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Entertainment or spectacle featuring animal acts and human feats of daring. The modern circus was founded in England in 1768 by the bareback rider Philip Astley (1742–1814), who built stands around his performance ring and opened Astley's Amphitheatre. One of his riders later established the Royal Circus (1782), the first modern use of the term. The first U.S. circus opened in Philadelphia in 1793. Horse acts were later joined by wild-animal acts. After the invention of the flying trapeze by Jules Léotard (1859), aerial acts were featured. P.T. Barnum expanded the traditional circus by adding two rings to create the three-ring circus (1881) and augmented it with sideshow performers. Circuses traveled throughout the U.S., Europe, and Latin America, performing in a tent (the Big Top) into the 1950s. Today circuses usually perform in permanent buildings, though small troupes still travel with tents in some regions. By the late 20th century, notable circuses also had developed in Africa, India, Spain, Brazil, and Mexico. Perhaps the most innovative trend in circuses at the turn of the 21st century was the establishment of companies such as the Cirque du Soleil; these companies employed no animals, instead emphasizing acts of human skill and daring and integrating elements of contemporary music and dance into the overall performance.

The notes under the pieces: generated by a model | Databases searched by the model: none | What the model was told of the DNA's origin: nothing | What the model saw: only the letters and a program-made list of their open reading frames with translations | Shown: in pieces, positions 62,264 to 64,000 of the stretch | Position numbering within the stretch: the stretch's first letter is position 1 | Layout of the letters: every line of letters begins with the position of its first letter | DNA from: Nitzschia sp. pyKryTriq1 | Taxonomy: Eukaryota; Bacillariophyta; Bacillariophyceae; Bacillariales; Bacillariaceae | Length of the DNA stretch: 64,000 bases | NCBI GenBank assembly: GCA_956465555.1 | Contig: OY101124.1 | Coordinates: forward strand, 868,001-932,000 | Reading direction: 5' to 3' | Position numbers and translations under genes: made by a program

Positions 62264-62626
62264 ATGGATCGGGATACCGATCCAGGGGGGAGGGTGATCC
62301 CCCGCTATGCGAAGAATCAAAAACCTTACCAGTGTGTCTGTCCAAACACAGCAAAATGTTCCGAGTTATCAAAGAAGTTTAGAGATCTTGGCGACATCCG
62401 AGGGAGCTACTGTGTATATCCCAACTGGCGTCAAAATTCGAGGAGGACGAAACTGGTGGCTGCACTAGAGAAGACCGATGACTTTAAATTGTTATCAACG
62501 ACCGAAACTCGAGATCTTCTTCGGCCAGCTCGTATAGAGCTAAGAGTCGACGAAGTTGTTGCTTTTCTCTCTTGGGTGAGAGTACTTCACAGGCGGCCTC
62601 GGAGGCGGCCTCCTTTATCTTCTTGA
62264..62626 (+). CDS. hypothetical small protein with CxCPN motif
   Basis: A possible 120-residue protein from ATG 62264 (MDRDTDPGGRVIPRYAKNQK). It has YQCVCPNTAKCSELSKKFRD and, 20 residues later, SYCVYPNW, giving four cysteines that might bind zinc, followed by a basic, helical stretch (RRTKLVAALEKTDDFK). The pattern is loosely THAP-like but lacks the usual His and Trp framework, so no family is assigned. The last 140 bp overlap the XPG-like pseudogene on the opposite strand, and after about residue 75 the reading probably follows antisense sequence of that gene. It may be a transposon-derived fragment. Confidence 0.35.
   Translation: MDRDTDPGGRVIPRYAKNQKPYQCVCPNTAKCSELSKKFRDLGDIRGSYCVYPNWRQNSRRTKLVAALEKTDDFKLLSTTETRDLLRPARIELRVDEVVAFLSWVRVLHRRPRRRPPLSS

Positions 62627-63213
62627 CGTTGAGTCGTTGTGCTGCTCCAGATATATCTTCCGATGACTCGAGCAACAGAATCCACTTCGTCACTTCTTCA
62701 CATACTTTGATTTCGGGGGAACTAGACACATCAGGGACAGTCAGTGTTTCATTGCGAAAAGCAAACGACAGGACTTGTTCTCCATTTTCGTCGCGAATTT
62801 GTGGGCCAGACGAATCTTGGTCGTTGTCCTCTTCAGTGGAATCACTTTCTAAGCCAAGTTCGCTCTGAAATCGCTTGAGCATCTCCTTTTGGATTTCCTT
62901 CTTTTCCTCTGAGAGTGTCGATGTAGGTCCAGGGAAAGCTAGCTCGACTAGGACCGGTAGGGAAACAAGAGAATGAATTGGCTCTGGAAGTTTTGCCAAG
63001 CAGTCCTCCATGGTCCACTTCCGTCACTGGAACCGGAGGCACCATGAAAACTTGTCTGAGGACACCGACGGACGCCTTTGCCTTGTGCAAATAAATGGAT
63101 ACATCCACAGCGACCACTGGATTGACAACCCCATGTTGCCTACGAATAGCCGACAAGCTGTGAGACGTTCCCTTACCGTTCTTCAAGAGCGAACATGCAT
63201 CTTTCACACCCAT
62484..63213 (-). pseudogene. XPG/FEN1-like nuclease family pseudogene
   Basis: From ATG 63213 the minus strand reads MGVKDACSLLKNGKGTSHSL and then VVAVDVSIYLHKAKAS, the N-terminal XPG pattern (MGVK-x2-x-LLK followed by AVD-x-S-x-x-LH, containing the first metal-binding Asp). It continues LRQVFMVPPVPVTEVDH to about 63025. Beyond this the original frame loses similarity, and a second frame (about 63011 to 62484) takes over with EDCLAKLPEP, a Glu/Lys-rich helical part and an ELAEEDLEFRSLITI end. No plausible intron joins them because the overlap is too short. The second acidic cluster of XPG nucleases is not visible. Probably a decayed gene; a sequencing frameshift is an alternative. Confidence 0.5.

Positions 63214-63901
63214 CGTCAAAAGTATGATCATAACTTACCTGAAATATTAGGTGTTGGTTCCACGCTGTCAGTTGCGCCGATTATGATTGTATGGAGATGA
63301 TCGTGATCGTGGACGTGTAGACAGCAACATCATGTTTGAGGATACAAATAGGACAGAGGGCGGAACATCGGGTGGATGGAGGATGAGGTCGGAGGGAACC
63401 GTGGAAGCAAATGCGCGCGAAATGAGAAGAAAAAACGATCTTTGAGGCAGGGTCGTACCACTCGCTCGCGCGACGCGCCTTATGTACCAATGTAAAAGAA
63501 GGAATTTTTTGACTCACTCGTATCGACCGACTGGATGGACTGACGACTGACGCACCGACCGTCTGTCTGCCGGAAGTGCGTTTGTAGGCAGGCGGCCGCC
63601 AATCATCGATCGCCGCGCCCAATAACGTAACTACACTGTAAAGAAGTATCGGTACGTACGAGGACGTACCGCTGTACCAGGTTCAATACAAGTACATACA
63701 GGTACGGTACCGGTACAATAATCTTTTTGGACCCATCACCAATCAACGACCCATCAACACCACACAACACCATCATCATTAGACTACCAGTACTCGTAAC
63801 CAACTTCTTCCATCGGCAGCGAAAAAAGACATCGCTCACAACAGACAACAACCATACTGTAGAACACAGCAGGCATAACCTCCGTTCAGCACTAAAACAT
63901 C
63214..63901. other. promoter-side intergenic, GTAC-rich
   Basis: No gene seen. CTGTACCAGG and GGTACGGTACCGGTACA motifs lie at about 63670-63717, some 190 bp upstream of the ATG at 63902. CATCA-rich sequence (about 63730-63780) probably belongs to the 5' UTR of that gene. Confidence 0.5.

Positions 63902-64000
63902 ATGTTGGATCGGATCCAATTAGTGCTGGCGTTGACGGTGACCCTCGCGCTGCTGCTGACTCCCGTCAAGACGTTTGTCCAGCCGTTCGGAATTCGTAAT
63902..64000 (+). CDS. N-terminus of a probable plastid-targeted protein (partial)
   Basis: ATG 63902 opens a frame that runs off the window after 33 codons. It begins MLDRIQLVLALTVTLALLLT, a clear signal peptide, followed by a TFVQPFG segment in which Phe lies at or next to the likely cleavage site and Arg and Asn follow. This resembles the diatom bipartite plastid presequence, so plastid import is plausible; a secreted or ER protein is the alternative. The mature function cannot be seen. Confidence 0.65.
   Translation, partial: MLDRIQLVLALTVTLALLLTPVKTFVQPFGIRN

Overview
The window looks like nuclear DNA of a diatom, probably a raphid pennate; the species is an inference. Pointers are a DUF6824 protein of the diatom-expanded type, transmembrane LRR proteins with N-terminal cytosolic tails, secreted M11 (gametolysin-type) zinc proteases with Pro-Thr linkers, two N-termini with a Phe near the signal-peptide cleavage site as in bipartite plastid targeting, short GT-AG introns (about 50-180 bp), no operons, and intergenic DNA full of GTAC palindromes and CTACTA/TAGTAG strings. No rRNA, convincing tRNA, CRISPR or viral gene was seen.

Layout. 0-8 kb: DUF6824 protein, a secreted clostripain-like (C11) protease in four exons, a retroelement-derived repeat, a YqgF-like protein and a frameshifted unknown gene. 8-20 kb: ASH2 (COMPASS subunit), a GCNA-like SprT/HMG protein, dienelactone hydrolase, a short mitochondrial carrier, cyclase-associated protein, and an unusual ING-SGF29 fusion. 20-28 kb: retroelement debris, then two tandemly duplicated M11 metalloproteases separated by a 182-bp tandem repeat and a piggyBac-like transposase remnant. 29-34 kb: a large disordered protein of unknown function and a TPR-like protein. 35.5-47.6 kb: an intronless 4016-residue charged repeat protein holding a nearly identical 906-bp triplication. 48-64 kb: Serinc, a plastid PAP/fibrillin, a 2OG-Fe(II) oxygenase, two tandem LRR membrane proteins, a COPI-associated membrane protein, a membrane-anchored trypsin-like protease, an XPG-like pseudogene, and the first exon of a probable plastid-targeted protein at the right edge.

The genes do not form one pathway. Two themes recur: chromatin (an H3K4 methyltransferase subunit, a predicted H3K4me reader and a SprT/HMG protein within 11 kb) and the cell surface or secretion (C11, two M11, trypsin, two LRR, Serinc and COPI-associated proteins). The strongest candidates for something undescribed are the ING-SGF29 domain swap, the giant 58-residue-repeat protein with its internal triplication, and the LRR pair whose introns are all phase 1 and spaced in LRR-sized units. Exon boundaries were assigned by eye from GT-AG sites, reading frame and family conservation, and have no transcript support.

This entry comes from Encyclopædia Britannica Concise. For the full entry on circus, visit Britannica.com.